799 F2d 194 Fischbach and Moore Inc v. Cajun Electric Power Cooperative Inc

799 F.2d 194

2 UCC Rep.Serv.2d 48

FISCHBACH AND MOORE, INC., Plaintiff-Appellant,
CAJUN ELECTRIC POWER COOPERATIVE, INC., et al., Defendants-Appellees.

No. 85-3514.

United States Court of Appeals,
Fifth Circuit.

Sept. 10, 1986.

Wickwire, Gavin & Gibbs, Jon M. Wickwire, David M. Latzko, Daniel E. Toomey, Vienna, Va., McCollister, McCleary, Fazio & Holliday, William C. Shockey, Baton Rouge, La., for plaintiff-appellant.

Michael R. Allweiss, Alan D. Ezkovich, New Orleans, La., for amicus.

Schwab & Walter, John W. Schwab, Baton Rouge, La., for defendants-appellees.

Appeal from the United States District Court for the Middle District of Louisiana.

Before GEE, POLITZ and GARWOOD, Circuit Judges.


POLITZ, Circuit Judge:

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In this Louisiana diversity jurisdiction case, Fischbach and Moore, Inc. appeals an adverse summary judgment dismissing its claims against Cajun Electric Power Cooperative, Inc. and Burns & Roe, Inc. For the reasons assigned, we reverse and remand.



In 1981, Fischbach undertook to furnish the labor, material, and equipment required for certain electrical work on a coal-fired electrical generating plant being constructed for Cajun, pursuant to drawings and specifications prepared by Burns & Roe. The contract, denominated G3-82, consisted of two agreements, one for the equipment and the other for the construction work. Fischbach's work was substantially complete on April 11, 1983 when Cajun terminated the contract.


During the summer and fall of 1983 Cajun and Fischbach discussed the sum each believed due under the contract. At that time they were about $5.5 million apart. Negotiations intensified over the next nine months. Fischbach advanced eight claims. By May 1984 three were settled and paid. Cajun rejected the remaining five, Fischbach's claims for: (1) acceleration costs, $2,035,643.67; (2) premium time, $513,709.06; (3) vendor support and start-up, $314,531.01; (4) termination costs, $130,419.10; and (5) interest, $166,128.44. These claims totalled in excess of $3 million. In addition to the three claims which were paid and the five which were rejected, the parties agreed on three items which were not part of the eight claims, namely, Fischbach's demand for the remaining retention sum under the contract, and its demand for the value of certain conduit and scrap cable.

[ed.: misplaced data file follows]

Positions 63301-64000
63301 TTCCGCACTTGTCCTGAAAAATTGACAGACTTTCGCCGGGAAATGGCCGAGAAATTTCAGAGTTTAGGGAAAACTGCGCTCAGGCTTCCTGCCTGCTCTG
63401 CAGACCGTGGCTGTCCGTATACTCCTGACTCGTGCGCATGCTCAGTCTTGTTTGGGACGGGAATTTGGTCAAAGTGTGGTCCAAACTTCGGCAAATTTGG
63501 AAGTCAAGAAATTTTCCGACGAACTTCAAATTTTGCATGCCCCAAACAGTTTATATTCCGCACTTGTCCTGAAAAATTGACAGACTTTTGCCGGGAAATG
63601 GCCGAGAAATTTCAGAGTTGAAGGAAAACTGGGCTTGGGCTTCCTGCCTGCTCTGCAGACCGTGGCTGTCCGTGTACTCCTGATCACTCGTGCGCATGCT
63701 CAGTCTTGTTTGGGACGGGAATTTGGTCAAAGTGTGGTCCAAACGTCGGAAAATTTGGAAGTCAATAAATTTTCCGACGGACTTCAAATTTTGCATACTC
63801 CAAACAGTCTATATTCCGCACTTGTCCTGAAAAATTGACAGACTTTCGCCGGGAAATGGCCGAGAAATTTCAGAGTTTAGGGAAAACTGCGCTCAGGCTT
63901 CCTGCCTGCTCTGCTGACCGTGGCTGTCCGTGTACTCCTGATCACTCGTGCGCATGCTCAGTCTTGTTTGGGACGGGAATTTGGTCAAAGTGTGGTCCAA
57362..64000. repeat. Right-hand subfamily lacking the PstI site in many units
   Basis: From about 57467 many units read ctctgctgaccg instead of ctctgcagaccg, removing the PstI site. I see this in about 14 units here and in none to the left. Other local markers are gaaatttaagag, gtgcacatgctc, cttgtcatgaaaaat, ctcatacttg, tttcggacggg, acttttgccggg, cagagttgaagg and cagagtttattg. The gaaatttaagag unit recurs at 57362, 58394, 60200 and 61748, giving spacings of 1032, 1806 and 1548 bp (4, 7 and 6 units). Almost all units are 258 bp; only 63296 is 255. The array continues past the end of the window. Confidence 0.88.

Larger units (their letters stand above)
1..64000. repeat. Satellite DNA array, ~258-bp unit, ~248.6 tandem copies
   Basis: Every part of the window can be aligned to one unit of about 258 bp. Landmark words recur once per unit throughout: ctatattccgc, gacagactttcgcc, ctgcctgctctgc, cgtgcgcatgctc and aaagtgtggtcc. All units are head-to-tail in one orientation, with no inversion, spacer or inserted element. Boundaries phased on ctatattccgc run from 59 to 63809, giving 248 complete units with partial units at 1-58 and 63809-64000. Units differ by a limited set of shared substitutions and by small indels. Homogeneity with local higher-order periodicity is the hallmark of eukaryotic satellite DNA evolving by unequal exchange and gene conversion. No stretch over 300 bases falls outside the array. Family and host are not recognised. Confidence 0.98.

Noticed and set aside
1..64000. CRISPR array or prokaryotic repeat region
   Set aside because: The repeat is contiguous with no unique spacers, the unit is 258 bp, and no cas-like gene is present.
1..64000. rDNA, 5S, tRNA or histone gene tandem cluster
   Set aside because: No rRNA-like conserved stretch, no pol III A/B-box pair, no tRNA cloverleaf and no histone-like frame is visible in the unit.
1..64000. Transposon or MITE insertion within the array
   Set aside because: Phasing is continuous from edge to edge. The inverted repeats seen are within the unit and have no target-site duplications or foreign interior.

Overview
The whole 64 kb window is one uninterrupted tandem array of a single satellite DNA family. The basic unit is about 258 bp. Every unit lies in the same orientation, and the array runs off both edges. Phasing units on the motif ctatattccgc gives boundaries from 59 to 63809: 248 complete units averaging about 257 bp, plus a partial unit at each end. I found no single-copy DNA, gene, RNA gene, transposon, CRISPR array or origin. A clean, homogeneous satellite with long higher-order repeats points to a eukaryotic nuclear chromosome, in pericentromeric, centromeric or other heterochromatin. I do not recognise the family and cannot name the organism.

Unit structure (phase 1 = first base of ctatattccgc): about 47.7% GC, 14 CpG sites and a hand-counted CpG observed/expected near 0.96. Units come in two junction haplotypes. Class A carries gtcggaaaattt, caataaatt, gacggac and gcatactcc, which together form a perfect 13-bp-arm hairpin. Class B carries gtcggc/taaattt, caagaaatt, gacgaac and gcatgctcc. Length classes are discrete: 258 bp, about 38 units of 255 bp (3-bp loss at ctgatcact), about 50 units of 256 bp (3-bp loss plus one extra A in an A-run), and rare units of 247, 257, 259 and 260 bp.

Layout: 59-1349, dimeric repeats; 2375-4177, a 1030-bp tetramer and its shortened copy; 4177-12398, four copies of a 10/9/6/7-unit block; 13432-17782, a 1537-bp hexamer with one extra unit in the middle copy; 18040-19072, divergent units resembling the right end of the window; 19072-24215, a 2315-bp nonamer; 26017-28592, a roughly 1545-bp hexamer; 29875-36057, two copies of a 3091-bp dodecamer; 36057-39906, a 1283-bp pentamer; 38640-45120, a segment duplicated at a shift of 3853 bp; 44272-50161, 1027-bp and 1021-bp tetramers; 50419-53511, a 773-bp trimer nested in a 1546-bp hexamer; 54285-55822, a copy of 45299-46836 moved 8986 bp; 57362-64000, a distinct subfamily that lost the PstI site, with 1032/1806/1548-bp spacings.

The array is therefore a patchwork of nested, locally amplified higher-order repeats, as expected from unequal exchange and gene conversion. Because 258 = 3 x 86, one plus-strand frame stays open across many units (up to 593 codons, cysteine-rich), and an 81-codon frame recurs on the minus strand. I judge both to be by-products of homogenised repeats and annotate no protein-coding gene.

The retention sum was undisputed, $1,052,951.45, and at a meeting on May 10, 1984, the parties agreed to payment of $39,320.25 for the cable and conduit. In accordance with their agreement, on July 12, 1984, Fischbach submitted two invoices, number 35132 for "remaining retention on Contract G3-82," in the amount of $1,052,951.45, and invoice number 35130 for "conduit," $30,320.25, and "scrap cable," $9,000. These two invoices totalled $1,092,271.70.


By letter dated July 31, 1984, Cajun sent a check to Fischbach for $1,092,271.71, one penny more than the total of the two invoices. The stub attached to the check described the two July 12, 1984 invoices by date, number, and the exact agreed amount. These references appeared immediately below the notation: "The attached check is in payment of items described below." Nothing other than the two invoices was listed.